If you prayed over and meditated on the first three steps we outlined in my last post, you should have felt something stir. (No, not that…that was your third plate of lasagna from last night.)
Seriously, unless you’re a saint, any real pondering on the first three steps to deep devotion probably stung a little. But as muscle-bound brutes like to scream in the midst of their fifth set of curls with 55lb. dumbbells: “No pain, no gain!” (You can actually see the spittle sailing through the air.)
But let’s cast aside all fear and continue seeking hard after God by continuing with the next three steps (4, 5 & 6) outlined by St. Peter Alcantara’s Finding God Through Meditation (edited by Dan Burke, author and president of the Avila Institute).
4. Solitude – First of all, it’s kind of hard to sin against others when you’re alone. (Though unlike a tree falling alone in the forest, slander is still heard even when the subject is not present.) But while solitude is all well and good for hermits (who can be crabby), what about the rest of us? We’re made for community. We’re made to live in families. So for most of us, temporary solitude – alone time with God – is the only kind of solitude we’ll ever get or really need.
Solitude is a necessity for meditation. Let’s be honest. We’ve enough distraction between our ears that we don’t need any help. Plus, you can’t hear God if your ears are filled with something else. Spending time alone with God is one of the absolute necessities in any healthy life of prayer.
5. Reading of spiritual books – This is huge. In fact, I’m getting this list from my spiritual reading. Like you, I’ve got shelves of books waiting to be read and absorbed. If you’re wondering where to start, it easy. Begin with Scripture. But also turn to the masters of the spiritual life. They’re totally inspiring! They show us the way!
I realize that sometimes older books can be a bit hard to plow through, so here’s one of my modern favorites: The Fulfillment of All Desire, by Ralph Martin (which just happens to be on big-time sale right now). It’s great because it provides a lot of passages from saints at the top of the prayer chain (e.g. John of the Cross, Teresa of Avila, Augustine, etc…) and gives understandable commentary.
So turn off the tv, radio, or podcast to which you’re listening for 15 minutes and read. (It can even be a book with pictures if you want.) It will help you grow in devotion.
6. Continual Memory of God – Sometimes you see this called “practicing the presence” of God. It’s a vital tool of devotion for people who don’t live in a monastery in the hinterlands. In fact St. Peter Alcantara says, it’s the “only remedy for those who have neither time nor place with opportunity to insist to long prayer and meditation.”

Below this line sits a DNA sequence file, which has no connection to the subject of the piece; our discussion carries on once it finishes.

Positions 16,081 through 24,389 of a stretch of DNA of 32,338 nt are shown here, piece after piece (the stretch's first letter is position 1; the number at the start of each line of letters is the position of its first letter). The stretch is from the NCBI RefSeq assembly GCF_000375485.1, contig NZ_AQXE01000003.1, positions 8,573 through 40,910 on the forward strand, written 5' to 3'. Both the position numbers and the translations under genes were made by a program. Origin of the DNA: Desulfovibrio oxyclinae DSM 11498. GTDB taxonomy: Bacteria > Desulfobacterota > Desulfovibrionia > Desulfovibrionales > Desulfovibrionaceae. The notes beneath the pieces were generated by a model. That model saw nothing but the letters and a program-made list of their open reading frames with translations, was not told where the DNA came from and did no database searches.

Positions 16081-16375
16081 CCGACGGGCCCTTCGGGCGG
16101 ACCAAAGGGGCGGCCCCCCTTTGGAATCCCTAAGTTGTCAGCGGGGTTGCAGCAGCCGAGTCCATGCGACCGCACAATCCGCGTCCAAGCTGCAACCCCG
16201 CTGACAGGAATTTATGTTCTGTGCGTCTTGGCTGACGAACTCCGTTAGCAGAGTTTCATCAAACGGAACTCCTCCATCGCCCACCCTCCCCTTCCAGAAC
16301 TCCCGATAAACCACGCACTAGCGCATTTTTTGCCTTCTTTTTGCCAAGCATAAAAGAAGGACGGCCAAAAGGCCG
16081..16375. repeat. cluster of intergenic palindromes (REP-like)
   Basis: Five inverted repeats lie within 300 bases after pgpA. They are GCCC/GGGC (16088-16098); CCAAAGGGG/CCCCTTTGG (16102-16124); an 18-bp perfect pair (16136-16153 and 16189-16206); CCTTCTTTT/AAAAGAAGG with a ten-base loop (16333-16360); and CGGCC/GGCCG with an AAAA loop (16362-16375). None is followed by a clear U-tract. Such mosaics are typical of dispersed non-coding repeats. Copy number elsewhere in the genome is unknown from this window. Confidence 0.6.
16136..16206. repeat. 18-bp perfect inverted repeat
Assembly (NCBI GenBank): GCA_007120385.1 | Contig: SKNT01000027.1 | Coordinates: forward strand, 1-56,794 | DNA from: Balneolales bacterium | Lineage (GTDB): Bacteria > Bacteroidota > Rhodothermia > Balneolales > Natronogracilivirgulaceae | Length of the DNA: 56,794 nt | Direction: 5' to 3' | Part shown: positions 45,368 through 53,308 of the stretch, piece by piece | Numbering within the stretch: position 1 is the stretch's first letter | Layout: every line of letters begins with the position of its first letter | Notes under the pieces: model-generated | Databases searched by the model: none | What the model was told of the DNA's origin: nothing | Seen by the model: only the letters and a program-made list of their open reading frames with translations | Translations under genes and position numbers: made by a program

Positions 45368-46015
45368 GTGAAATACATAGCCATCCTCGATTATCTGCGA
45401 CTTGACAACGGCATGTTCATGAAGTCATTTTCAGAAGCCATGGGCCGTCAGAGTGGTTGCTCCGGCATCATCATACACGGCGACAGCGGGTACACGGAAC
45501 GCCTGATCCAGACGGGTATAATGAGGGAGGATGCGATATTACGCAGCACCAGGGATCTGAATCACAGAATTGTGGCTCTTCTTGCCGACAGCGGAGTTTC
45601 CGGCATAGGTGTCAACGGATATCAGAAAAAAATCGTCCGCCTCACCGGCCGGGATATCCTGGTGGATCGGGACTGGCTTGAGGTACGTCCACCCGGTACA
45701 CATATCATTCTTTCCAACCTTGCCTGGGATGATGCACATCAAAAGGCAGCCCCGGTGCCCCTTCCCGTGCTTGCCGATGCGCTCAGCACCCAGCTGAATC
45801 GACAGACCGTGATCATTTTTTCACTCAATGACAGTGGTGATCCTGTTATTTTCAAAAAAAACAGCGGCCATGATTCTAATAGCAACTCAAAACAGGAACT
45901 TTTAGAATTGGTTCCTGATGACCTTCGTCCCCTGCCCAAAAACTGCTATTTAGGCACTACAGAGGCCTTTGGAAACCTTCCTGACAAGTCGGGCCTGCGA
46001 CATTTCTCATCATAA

One of the best ways to stay in the presence of God, says Augustine, is to practice ejaculatory prayers – spontaneous aspirations thanking and praising our Lord as you go about your daily routine. Try putting that into practice this week and see what happens.
So there you go: solitude, spiritual reading, and practicing the presence of God. Three more keys to deeper devotion to God. But remember, devotion doesn’t just happen. You’ve got to follow through!
P.S. Did you see I’m leading a pilgrimage to see Our Lady of Guadalupe in February? Join me!
Thank you for these two articles. Just over one year ago, I was diagnosed with an illness which has forced me to stay at home, mostly alone. I am in pain and the meds have my mind rather dulled. Here’s the thing, I’m not complaining about the illness. In fact, it has allowed me time to be still and know that He is God. The thing is, though, Matthew, I don’t know what God has in mind for me with this illness. I feel like I am wasting a lot of time, when before, I was helping the poor and teaching, etc. I felt like I was doing good in the world. I read your articles and realized what I kind of already knew – that I am watching too much TV, not praying enough, not reading enough of the many, many wonderful, theologically sound books on my shelves, and not getting to know God. The articles gave me the ideas I need to start fresh and not waste any more time. I’m still not sure why God allowed me to have trigeminal neuralgia, but I’ll always believe that Romans 8:28 is Truth. Thank you again.
Thanks for your comment, Janet. I will do my best to remember you in my prayers. Dealing with suffering is obviously difficult in many, many ways, especially when we don’t understand why God allowed it to happen. But don’t ever forget that He loves you more than you can possibly imagine, and knows EXACTLY what He is doing with you, Janet. Anything and everything the Lord does and allows is designed to move us toward our eternal salvation. God always has our future in mind. The hard part is abandoning ourselves to him. Thanks be to God that you’ve felt the move of the Spirit to draw closer to Him. That’s a gift! Throw yourself into His arms and trust that he has you exactly where he wants you. God bless you!